Cardinal George Pell’s Committal Reopens to Public After Complainants Give Evidence

George Pell arrives at the Melbourne Magistrates' Court for the first day of a committal hearing

Cardinal George Pell’s committal hearing has reopened to the public and the media after the complainants finished giving their evidence.

A security guard has been stationed by the door to court room 22 at the Melbourne Magistrates’ Court for the past 10 days to ensure no one but Cardinal Pell, his support person, legal team, prosecutors and a magistrate made it inside.

Over five days, multiple complainants gave their evidence via video link before being cross-examined by the 76-year-old’s defence barrister, Robert Richter QC.

It is standard practice for complainants in cases involving sexual offence charges to give their evidence remotely to a court closed to the media and public.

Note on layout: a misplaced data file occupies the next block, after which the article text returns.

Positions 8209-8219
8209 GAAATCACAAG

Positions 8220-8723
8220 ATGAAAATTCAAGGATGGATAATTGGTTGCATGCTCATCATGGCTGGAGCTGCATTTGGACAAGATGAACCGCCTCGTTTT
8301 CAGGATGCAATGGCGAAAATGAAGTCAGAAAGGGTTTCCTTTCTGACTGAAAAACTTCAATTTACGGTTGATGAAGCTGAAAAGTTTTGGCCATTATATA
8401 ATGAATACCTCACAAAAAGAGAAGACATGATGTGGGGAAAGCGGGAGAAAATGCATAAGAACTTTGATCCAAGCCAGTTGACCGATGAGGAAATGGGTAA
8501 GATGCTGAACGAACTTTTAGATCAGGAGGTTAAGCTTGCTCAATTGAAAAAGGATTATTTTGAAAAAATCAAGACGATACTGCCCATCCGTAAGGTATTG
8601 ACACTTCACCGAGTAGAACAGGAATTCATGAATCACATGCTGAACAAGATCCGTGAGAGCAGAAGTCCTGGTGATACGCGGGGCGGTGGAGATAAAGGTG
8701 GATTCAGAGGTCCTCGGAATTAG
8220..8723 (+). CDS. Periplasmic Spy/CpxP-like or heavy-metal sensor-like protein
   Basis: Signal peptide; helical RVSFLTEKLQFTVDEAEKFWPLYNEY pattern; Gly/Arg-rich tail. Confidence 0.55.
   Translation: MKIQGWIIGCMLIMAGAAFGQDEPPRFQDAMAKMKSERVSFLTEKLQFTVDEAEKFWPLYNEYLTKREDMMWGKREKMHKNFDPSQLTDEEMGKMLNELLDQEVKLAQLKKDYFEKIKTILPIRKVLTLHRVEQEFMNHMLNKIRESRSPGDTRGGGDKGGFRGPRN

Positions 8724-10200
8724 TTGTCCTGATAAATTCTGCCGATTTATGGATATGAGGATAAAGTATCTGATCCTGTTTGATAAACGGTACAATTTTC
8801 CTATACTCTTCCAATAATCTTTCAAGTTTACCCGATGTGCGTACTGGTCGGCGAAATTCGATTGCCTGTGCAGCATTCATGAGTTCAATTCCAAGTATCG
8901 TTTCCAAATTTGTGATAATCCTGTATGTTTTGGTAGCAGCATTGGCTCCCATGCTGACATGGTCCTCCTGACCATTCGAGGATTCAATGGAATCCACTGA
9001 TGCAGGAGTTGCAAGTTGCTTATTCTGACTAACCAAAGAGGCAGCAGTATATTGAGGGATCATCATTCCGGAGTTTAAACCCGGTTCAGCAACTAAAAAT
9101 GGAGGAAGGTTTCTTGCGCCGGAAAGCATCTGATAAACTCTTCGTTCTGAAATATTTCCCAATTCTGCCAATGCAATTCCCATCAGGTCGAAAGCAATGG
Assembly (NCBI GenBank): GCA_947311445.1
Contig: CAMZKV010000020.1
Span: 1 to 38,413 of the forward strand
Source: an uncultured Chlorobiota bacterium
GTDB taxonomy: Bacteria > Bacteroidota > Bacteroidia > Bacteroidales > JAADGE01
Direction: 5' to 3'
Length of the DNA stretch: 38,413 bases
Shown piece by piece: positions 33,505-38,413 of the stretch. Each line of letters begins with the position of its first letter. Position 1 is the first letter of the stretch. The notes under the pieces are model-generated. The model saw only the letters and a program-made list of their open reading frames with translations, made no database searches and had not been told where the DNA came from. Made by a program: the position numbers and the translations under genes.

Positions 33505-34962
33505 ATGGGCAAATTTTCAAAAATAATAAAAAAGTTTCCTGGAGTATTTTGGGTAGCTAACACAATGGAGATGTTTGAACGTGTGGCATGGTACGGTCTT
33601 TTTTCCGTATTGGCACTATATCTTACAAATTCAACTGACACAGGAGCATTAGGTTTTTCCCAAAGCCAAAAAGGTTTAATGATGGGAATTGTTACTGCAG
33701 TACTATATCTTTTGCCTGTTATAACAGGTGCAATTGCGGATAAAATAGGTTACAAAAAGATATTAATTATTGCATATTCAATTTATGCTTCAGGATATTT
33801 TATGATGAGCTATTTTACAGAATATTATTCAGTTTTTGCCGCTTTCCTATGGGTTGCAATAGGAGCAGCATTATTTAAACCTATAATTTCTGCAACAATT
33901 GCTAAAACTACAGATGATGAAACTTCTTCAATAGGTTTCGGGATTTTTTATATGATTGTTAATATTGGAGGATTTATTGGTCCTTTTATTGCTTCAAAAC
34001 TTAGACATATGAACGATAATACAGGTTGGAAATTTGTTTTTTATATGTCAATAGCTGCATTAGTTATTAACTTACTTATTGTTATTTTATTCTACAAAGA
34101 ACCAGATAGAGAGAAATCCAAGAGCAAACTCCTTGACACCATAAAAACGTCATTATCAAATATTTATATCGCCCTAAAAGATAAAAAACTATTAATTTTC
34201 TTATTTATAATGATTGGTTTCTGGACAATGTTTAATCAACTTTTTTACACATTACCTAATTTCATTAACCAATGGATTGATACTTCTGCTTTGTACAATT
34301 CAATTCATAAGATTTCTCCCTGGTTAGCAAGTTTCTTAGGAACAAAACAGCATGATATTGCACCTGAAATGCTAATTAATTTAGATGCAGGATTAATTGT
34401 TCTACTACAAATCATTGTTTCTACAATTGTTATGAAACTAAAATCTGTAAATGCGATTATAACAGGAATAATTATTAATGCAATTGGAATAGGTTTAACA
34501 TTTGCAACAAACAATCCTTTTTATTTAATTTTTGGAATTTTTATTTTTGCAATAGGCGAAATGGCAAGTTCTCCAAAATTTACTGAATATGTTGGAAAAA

The committal hearing is expected to run for another fortnight in open court as Cardinal Pell fights historical sexual offence charges.

The charges haven’t been released to the media and no other details of the case can be reported for legal reasons.

It’s expected up to 50 witnesses will have given evidence when the committal hearing concludes and magistrate Belinda Wallington rules on whether there’s enough evidence for Cardinal Pell to stand trial.

If she sends the case to trial, he will be required to enter a plea to the charges.

Mr Richter told a previous hearing Cardinal Pell will plead not guilty.

The hearing before Ms Wallington continues.